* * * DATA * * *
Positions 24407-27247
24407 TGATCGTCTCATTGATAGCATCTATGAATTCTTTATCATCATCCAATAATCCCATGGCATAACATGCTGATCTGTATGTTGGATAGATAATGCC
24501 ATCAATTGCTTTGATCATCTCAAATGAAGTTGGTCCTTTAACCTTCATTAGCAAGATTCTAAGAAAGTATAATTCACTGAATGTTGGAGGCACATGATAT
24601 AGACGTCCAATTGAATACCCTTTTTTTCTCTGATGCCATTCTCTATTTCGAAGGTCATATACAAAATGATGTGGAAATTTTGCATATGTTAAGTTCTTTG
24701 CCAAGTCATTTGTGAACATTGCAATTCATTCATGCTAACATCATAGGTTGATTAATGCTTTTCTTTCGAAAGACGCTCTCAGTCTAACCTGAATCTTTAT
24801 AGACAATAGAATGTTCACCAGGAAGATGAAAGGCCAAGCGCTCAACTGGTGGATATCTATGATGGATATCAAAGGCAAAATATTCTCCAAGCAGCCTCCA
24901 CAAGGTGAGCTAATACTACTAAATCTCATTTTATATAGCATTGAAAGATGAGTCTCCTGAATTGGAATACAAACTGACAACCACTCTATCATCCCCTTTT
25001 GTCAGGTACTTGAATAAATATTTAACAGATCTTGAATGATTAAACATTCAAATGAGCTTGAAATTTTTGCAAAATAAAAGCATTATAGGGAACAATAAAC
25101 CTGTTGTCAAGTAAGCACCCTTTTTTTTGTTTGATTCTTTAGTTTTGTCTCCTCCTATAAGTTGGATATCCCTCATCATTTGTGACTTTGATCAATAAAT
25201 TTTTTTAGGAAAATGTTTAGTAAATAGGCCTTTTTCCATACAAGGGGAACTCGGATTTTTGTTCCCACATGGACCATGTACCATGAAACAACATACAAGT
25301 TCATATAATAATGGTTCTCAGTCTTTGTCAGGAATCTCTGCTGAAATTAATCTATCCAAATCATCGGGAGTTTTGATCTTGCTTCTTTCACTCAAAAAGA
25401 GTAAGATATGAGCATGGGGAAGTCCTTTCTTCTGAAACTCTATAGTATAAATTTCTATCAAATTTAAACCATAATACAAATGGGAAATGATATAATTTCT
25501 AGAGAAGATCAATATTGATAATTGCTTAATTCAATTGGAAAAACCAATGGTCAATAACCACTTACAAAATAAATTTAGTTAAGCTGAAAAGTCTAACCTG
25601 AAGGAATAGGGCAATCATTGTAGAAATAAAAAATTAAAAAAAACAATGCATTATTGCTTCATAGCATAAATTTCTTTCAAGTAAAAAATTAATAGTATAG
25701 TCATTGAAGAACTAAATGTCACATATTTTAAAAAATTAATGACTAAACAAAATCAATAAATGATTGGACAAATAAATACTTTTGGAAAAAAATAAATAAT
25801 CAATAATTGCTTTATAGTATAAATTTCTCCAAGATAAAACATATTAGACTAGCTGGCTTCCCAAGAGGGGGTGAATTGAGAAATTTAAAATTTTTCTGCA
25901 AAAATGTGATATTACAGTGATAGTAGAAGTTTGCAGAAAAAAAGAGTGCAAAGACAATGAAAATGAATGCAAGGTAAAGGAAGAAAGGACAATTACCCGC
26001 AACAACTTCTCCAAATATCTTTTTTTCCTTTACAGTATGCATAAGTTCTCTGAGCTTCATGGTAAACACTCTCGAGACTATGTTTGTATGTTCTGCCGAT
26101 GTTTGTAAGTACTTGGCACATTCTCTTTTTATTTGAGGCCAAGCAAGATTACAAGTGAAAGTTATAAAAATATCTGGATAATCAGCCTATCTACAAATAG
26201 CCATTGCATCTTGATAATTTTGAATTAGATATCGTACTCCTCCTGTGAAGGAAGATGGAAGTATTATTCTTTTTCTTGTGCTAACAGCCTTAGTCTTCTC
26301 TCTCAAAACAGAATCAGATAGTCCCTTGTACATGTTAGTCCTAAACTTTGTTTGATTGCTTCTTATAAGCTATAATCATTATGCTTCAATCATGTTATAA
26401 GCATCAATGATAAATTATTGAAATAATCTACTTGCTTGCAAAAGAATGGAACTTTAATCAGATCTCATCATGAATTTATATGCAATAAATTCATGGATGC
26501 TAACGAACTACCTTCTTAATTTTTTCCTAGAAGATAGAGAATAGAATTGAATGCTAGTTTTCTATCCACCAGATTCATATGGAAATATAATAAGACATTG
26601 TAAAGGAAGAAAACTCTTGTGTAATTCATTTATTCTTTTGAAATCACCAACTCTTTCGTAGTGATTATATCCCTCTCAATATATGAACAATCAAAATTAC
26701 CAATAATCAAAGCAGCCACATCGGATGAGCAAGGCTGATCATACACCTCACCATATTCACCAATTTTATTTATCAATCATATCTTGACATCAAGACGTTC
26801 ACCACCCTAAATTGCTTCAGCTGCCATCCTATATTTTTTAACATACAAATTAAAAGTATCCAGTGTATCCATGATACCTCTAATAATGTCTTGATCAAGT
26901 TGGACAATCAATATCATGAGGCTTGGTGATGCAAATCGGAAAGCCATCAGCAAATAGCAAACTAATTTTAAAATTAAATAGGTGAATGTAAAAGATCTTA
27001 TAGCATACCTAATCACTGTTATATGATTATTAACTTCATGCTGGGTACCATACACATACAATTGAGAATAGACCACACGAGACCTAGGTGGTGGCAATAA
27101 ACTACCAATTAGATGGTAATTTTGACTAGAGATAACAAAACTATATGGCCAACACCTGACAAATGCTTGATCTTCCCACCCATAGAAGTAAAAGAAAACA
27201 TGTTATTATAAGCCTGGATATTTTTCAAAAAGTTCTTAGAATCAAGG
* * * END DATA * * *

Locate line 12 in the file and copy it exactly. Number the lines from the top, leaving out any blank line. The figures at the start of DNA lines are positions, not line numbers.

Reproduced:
25401 GTAAGATATGAGCATGGGGAAGTCCTTTCTTCTGAAACTCTATAGTATAAATTTCTATCAAATTTAAACCATAATACAAATGGGAAATGATATAATTTCT